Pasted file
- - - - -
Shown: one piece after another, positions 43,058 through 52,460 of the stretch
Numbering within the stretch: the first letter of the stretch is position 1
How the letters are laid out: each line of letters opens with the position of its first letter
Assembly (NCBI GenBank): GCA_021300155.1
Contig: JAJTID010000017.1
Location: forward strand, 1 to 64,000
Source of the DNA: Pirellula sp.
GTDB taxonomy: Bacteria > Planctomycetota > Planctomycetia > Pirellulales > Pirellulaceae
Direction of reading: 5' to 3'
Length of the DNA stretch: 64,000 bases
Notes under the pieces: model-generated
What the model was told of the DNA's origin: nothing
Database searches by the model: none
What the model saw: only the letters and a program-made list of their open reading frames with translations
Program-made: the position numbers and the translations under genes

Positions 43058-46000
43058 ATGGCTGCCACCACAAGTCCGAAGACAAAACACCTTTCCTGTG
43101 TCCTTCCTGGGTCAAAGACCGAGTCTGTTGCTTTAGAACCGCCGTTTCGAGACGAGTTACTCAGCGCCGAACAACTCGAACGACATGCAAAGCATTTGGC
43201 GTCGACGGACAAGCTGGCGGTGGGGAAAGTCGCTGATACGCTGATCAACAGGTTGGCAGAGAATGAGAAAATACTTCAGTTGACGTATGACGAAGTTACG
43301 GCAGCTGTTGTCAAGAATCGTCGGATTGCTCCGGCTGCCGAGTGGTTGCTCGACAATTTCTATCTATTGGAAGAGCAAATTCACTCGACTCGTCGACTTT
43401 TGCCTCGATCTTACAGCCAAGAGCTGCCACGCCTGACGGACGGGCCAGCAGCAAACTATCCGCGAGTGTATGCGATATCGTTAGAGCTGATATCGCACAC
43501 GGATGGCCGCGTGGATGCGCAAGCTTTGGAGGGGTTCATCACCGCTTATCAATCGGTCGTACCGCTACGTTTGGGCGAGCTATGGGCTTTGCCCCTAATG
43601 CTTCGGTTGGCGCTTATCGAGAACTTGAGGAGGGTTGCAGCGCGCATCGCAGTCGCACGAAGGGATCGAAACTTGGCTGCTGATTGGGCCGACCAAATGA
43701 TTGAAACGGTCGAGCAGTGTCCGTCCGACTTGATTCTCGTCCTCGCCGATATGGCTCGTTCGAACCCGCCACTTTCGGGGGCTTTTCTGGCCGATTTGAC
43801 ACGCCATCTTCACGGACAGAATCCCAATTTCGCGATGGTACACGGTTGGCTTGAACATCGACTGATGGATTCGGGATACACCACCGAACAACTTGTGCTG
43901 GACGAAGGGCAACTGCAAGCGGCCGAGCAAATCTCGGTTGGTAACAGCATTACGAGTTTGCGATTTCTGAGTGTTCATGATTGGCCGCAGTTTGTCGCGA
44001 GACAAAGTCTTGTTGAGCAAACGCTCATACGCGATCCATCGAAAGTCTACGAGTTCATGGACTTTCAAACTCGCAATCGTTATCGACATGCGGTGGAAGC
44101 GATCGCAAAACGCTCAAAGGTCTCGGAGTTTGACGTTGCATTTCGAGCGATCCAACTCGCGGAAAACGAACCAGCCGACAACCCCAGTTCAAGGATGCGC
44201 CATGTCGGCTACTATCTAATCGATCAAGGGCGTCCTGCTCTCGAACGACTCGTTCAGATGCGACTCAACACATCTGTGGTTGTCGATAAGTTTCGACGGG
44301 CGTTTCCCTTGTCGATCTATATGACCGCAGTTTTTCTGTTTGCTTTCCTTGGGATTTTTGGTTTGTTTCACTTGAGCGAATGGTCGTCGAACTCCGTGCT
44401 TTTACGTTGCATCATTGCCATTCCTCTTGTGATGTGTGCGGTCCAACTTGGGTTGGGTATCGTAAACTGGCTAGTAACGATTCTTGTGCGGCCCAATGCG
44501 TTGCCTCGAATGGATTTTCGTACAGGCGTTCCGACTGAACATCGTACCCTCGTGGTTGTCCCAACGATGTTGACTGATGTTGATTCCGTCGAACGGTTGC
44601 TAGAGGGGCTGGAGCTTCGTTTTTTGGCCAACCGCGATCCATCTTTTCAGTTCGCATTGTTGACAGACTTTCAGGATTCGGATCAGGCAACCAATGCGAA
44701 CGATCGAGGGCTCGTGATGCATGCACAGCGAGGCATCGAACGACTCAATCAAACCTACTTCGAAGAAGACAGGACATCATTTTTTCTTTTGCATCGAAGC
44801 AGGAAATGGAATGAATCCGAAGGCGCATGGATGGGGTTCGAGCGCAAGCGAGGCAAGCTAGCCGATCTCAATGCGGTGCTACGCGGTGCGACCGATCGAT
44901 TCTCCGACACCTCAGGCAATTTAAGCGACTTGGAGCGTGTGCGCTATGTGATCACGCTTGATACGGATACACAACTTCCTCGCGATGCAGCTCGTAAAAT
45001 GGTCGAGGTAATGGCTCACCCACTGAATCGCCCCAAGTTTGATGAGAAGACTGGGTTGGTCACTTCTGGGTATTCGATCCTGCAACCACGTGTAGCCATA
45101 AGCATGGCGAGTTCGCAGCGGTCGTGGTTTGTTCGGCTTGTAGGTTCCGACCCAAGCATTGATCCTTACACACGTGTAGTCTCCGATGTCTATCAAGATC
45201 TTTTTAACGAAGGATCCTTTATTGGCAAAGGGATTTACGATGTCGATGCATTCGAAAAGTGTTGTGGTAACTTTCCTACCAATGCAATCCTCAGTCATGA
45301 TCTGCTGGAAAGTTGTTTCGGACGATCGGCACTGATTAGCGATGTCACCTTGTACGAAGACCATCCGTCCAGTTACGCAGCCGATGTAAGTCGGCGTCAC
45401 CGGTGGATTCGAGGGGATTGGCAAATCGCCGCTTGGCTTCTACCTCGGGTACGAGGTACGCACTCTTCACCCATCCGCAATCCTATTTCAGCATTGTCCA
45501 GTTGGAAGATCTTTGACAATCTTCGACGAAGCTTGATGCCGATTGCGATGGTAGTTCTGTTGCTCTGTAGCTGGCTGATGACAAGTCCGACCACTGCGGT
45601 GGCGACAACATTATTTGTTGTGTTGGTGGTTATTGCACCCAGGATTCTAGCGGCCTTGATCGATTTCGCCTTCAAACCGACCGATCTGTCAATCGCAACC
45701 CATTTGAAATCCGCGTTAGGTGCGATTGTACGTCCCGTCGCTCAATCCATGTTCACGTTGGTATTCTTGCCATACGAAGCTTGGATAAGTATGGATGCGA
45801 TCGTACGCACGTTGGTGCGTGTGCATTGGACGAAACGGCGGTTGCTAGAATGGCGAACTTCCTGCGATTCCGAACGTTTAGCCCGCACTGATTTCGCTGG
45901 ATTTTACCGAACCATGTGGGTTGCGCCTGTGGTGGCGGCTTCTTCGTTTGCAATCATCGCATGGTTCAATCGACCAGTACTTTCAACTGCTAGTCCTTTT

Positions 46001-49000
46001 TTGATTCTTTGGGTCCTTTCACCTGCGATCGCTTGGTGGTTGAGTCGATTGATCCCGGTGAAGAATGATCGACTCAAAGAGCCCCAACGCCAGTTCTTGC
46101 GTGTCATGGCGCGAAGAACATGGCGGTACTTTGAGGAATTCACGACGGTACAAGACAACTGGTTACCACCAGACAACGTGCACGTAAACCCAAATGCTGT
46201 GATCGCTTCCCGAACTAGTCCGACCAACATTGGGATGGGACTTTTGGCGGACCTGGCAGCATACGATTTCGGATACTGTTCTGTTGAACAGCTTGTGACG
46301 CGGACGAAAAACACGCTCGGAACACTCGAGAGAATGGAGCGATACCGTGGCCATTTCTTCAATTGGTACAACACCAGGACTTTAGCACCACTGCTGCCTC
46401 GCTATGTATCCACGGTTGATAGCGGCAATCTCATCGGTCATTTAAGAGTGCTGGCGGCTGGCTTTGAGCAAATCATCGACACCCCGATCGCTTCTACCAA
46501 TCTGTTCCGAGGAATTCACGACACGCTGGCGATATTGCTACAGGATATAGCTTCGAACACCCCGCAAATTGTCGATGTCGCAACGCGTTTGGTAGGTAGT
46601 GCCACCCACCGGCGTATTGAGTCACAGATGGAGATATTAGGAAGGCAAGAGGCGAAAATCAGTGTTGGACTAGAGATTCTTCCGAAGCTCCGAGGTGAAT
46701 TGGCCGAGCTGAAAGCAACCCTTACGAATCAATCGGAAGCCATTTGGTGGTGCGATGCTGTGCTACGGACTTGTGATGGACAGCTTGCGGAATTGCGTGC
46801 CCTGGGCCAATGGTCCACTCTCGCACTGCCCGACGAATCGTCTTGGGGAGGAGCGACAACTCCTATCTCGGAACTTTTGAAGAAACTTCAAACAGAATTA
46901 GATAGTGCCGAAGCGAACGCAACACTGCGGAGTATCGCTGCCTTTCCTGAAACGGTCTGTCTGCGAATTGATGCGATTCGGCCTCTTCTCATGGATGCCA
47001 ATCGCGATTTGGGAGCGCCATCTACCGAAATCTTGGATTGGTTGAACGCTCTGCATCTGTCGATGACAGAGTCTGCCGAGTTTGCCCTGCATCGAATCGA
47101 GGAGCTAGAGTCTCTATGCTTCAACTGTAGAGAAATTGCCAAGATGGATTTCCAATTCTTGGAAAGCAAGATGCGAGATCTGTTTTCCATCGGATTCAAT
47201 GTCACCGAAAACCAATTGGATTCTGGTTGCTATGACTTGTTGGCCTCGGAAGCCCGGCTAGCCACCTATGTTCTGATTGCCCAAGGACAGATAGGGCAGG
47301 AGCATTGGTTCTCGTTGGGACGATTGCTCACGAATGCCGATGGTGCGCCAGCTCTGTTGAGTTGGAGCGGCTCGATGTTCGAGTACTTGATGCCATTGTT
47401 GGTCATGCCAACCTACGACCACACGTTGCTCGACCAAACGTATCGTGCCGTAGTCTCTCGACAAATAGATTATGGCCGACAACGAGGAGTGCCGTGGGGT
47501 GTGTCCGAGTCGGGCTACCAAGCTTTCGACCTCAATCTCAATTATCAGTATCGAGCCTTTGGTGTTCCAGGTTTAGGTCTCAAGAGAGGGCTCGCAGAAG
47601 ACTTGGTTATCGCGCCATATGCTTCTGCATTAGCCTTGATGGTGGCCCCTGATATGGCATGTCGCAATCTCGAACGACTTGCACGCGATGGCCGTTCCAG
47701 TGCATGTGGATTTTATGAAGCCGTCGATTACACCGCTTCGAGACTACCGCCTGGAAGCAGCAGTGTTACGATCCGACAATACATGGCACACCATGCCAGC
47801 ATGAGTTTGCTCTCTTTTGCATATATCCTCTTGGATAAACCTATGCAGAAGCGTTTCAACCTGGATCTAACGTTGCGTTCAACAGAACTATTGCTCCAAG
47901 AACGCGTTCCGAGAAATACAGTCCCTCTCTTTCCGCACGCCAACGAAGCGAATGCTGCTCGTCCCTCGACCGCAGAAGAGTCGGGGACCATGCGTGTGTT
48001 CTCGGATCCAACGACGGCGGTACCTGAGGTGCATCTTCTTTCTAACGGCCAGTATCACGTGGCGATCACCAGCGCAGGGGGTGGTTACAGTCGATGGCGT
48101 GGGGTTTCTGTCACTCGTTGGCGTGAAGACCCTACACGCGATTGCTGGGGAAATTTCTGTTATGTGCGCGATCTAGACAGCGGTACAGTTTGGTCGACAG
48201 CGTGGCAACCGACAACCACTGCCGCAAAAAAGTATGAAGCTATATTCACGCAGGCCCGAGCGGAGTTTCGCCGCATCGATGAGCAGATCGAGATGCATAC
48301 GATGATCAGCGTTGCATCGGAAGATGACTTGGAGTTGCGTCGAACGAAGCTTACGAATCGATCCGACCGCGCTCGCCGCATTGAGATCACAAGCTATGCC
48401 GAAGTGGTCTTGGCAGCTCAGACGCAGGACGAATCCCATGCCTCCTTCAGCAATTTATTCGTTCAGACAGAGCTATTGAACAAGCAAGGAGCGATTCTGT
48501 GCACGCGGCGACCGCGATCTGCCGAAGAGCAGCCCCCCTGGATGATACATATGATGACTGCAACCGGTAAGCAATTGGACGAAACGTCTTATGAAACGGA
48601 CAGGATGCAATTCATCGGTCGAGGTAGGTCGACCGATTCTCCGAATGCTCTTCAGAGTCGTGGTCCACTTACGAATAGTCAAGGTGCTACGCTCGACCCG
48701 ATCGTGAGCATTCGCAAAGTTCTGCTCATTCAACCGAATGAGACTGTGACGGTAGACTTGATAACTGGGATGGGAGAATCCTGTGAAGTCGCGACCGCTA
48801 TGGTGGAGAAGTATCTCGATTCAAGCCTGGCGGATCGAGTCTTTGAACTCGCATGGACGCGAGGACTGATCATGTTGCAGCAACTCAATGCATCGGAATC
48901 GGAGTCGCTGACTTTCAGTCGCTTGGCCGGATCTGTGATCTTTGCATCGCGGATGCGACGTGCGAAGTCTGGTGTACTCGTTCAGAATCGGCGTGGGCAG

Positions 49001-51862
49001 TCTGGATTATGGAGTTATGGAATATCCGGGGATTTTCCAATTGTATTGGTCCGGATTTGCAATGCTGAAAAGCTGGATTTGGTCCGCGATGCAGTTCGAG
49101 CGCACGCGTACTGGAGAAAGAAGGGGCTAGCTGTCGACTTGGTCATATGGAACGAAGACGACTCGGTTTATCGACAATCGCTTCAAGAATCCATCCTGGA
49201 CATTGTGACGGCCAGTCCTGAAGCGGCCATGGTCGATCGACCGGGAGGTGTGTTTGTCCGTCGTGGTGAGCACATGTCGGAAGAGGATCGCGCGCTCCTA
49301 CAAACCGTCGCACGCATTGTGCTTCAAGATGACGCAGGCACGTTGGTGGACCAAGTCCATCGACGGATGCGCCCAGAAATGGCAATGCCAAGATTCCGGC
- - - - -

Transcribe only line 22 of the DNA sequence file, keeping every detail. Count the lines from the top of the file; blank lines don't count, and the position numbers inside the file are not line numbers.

43501 GGATGGCCGCGTGGATGCGCAAGCTTTGGAGGGGTTCATCACCGCTTATCAATCGGTCGTACCGCTACGTTTGGGCGAGCTATGGGCTTTGCCCCTAATG